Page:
We will withhold judgment on today’s US equity market selloff for a few reasons:
- After the rush into equities this month, it makes sense to expect a modest pullback as we roll through the final days of January. As Plautus said, “Moderation in all things is the best policy”. Not one of his knee-slappers, but true nonetheless.
- Friday’s ramp made little sense (who says “I have to buy more stocks at all time highs into an end-of-week close?”), so a partial reversal on Monday isn’t surprising.
- US stocks are going to have to contend with higher long-term interest rates this year, but everybody knows that.
The offsetting factor to this concern is earnings growth. Valuation math says discount rates and growth rates hold equal sway. Since market psychology is now locked on higher earnings expectations in 2018, all these have to do is outpace rising rates to keep equities in bull market mode. (Remember that the equation for the value of an asset is Coupon/(Discount rate minus growth rate).
Instead, we want to do a quick forensic dive into what has driven the Dow Jones Industrial Average this month. The Average is up 1,720 points, or 7.0% on the year. What’s driving that? Over half the gains boil down to just 5 stocks:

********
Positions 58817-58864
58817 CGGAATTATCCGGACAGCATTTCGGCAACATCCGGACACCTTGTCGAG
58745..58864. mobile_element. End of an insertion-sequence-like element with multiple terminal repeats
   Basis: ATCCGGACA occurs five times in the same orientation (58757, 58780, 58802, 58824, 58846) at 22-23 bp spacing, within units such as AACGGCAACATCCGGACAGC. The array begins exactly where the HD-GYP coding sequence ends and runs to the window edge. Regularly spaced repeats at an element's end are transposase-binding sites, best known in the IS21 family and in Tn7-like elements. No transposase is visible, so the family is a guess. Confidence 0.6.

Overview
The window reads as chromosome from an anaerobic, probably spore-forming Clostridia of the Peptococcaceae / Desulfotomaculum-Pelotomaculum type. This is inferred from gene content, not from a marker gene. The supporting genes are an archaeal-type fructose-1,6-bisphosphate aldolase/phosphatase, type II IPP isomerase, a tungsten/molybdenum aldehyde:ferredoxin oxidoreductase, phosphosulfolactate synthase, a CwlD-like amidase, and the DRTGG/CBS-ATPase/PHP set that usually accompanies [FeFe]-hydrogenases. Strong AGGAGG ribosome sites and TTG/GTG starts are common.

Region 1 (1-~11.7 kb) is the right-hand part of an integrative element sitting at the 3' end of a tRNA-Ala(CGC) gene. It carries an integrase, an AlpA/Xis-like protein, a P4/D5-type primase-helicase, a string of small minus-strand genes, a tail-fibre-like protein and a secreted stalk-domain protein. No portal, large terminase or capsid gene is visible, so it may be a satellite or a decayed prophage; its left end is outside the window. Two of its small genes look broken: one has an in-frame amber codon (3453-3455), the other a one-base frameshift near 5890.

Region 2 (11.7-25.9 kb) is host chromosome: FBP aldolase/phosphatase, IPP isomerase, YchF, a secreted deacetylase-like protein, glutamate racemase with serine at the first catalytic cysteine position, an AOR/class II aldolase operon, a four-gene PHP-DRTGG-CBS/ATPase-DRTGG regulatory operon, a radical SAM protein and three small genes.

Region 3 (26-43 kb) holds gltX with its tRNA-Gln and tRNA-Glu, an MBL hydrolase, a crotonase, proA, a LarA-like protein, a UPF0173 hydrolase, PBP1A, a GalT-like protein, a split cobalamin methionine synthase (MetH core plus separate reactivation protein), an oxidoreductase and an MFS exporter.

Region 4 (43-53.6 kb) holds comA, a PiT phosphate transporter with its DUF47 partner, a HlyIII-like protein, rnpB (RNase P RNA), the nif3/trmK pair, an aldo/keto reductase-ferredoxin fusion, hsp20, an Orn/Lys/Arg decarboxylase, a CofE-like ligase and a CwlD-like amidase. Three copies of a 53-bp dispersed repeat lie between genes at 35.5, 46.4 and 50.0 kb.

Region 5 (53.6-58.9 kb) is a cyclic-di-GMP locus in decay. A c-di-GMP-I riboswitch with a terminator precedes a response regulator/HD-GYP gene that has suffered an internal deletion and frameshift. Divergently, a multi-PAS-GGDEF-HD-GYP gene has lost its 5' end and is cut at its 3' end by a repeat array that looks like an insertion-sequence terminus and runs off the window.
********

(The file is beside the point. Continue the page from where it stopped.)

- Boeing: Up 15.6% on the year, and responsible for 341 Dow points (19.8% of the total)
- UnitedHealth Group: +12.2% on the year, adding 193 Dow points (11.2%)
- 3M: +8.8% on the year, adding 144 points (8.3%)
- Goldman Sachs: +7.0% on the year, adding 118 points (6.8%)
- Home Depot: +8.1% on the year, adding 106 points
Add those up, and they represent 54% of the Dow’s advance in 2018. A few takeaways:
#1: Boeing is a very large (perhaps dangerously so) part of the Average. It has doubled over the past 12 months, and with its $340 stock price it is now 8.88% of the price weighted Dow. That is more than the weightings of Apple, Microsoft and Amazon in the S&P 500 – combined. Yes. Combined.
#2: The Dow’s performance shows how much less Tech-centric US equity markets have become in 2018. Take all the Technology names in the Dow (Apple, Microsoft, IBM, Cisco and Intel) and together they only add 195 points to the Average’s performance this year. Yes, that’s partly due to their lower share prices (and therefore weighting) relative to other names. But remember that the Dow is beating the S&P 500 YTD as well.
#3: Only 2 Dow stocks are down on the year: GE and Apple. Their collective impact is just 15 points. That is impressive breadth, at least in this market measure.
We’ll close this discussion with a question: when does GE get kicked out of the Dow? Yes, the company has a history here; it was added to the Average back in 1907. But with its well-known problems and a potential breakup in the wings, it may no longer fit the Dow committee’s definition of a marquee American company. And with its current weighting of 0.4%, it is already a trace element in terms of impact.
What would the Dow committee put in its place? Let the guessing games begin…